To berate and blame our partner to family and friends might feel satisfying at the start, but at some point, it will no longer be constructive, especially when family and friends start telling us they never liked them, etc.
As time moves on, the narrative must shift from being the ‘badly treated victim’ to being ‘the better person’ and use this for future growth. Yes, you were betrayed. Yes, your partner did the wrong thing. But not everything is black and white. Recognise the good and the bad of the relationship. Be honest about the good things you offered and also how you might have neglected the relationship. Don’t let what has happened define you.
Some of us blame ourselves for contributing to our partner ‘straying’ – we took them for granted, weren’t there for them, no longer made an effort and did not appreciate them. We also might think we are not worthy of genuine love, loyalty and respect. Blaming ourselves can present real blocks to moving forward and may have created problems earlier for the relationship. Dealing with issues of self-esteem is essential for future relationships.
If you believe you were cheated on because you are not worth loving, not good enough, too thin, too fat, then you might be drawn to neglect yourself by an enticing spirit of self-destruction. Beware self-pity that legitimises self-neglect. Maybe you didn’t look after yourself so well before? This is a time for self-respect and to take care of yourself in every way possible.
Create time to grieve and recover
We are often taught to fear and suppress intense emotions but doing so can leave us brittle and bitter. Create private time to grieve the loss of the relationship. Know you will cope and that you don’t have to be afraid of intense emotions. Let them to wash over you without trying to control them and without fear they will control you. Know they will ease at some point and that you don’t have to carry the remnants of betrayal into future relationships. Focus on what will help you grow and move on.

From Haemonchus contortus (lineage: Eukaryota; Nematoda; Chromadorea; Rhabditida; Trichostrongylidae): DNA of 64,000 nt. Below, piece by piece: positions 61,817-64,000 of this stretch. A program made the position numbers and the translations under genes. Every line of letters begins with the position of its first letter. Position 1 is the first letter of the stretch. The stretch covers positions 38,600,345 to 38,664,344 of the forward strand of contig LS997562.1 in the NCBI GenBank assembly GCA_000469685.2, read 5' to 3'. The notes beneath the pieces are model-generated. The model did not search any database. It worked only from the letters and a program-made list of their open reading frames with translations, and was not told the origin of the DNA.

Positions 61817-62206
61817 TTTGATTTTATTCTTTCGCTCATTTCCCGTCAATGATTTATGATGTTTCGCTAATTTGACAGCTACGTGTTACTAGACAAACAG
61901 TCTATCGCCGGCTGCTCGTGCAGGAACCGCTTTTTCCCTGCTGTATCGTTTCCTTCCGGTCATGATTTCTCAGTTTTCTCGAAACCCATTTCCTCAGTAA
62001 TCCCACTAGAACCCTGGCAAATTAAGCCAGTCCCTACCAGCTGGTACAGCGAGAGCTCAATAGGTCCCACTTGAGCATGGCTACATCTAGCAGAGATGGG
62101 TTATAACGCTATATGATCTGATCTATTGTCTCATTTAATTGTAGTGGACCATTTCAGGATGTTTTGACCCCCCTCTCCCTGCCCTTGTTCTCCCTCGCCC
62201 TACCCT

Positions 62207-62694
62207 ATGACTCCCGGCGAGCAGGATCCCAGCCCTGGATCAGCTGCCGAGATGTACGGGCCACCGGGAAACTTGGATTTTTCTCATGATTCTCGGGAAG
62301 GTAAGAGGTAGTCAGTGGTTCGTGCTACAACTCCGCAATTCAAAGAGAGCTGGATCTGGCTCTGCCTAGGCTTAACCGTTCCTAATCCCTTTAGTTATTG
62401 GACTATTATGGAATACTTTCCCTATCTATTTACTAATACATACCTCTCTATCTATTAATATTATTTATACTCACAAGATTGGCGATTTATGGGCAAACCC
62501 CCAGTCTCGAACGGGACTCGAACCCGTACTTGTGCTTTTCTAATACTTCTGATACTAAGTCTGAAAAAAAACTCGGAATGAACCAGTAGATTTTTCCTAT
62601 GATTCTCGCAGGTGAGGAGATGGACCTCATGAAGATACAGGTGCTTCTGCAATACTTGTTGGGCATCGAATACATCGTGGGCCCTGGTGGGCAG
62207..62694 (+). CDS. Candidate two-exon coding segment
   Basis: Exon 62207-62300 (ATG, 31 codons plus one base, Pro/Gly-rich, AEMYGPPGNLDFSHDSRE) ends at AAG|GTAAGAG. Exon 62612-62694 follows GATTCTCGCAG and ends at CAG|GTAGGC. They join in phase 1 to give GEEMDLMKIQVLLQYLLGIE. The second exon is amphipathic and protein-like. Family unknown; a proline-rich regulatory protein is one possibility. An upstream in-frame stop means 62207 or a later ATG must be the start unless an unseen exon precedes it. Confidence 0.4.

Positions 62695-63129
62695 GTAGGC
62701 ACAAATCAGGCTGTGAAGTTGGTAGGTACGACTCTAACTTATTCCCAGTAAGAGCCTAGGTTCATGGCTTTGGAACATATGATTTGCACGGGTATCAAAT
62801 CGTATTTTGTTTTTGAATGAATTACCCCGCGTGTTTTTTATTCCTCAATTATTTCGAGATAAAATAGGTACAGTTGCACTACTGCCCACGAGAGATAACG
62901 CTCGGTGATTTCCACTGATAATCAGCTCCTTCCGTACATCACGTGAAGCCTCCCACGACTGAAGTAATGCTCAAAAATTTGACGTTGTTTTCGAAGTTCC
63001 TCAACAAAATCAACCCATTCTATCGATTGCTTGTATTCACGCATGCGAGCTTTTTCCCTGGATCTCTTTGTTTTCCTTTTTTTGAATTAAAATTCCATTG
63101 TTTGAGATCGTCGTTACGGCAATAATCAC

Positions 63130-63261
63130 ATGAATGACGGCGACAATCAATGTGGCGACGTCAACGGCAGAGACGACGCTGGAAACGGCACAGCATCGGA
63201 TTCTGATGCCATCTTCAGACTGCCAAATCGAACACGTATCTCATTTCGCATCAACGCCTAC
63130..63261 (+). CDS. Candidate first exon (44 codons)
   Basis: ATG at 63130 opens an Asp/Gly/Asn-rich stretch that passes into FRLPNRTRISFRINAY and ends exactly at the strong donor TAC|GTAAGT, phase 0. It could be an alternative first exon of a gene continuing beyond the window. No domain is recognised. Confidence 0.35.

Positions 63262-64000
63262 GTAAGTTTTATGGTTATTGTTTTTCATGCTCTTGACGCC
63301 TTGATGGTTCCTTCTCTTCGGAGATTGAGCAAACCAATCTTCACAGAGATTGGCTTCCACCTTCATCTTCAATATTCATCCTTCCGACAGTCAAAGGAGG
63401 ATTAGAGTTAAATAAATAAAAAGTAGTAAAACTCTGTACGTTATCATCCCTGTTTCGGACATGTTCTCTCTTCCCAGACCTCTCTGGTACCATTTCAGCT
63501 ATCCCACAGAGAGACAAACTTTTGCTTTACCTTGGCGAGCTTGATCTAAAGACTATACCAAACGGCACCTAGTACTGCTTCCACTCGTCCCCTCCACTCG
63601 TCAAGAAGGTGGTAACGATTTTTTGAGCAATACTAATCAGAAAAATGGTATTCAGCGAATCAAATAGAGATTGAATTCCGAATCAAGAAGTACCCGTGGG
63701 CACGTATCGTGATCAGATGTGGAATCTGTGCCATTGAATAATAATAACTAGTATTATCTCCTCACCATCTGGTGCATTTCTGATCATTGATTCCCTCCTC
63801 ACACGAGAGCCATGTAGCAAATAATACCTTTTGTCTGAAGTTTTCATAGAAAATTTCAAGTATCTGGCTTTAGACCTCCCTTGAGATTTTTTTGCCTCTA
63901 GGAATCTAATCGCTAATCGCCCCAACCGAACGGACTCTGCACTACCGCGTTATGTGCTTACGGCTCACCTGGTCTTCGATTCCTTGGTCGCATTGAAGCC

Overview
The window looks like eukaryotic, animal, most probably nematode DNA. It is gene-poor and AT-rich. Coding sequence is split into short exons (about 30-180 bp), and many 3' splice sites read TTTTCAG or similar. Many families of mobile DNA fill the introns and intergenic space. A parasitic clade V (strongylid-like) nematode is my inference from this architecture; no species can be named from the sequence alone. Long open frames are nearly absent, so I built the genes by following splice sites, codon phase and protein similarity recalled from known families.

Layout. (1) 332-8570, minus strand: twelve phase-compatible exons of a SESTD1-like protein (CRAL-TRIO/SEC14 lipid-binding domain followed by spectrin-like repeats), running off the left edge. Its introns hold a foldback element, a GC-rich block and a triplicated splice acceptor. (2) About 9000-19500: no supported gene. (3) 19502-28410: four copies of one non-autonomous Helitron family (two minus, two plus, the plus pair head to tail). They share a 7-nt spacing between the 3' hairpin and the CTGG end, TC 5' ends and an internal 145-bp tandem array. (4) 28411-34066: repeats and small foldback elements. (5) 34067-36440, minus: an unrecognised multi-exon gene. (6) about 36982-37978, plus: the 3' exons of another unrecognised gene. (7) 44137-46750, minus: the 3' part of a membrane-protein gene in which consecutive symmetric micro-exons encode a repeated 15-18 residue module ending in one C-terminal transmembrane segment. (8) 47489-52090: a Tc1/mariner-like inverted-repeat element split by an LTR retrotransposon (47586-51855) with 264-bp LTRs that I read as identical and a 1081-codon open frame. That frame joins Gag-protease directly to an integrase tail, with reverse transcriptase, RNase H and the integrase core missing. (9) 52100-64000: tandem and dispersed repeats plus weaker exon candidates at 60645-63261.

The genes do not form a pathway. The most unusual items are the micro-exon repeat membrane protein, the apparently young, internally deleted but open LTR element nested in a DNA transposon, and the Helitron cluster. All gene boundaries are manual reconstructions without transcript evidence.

Disrupt obsessive thinking
Obsessing on a problem is only helpful when it leads to a solution. In circumstances over which we have no control and can’t change what happened, tormenting ourselves with overthinking will not help. We may never make sense of what happened.
Find strategies to break obsessive, pointless and painful loops. For example, make “best not to think about it” a disciplined mantra when painful thoughts cycle through, do anything that works whether that’s playing a favourite upbeat song, or doing something you love, and remind yourself that you are not in this alone.
Make a clean break
The wound you feel may have no chance to heal if you have contact with your ex. While it might be hard, a clean break allows you to recover and strengthen. Best not to follow them on social media and ask friends to not tell you about them for now.
Support and recovery
Seek out self-help books on recovering from infidelity or healthy online forums that help people move on rather than continue to suffer. If you are locked in rehashing the relationship and reliving the hurt, there’s no shame in seeking professional help. Sometimes your supportive friends, who are angry on your behalf, can help initially, but are then out of step with what you need.
If your partner is asking to continue the relationship with you, it is possible to recover, repair and go on stronger than before if you can really learn from the situation. However, unless there is a genuine engagement in change, an apology and going on as before, while tempting, is very risky. Fear of separation could lead you to accept less than you deserve. Professional help from a well-trained couple therapist can assist you sort out all these different elements and make a decision that is in your best interests.
Elisabeth Shaw is CEO of Relationships Australia NSW and a clinical and counselling psychologist specialising in couple and family work.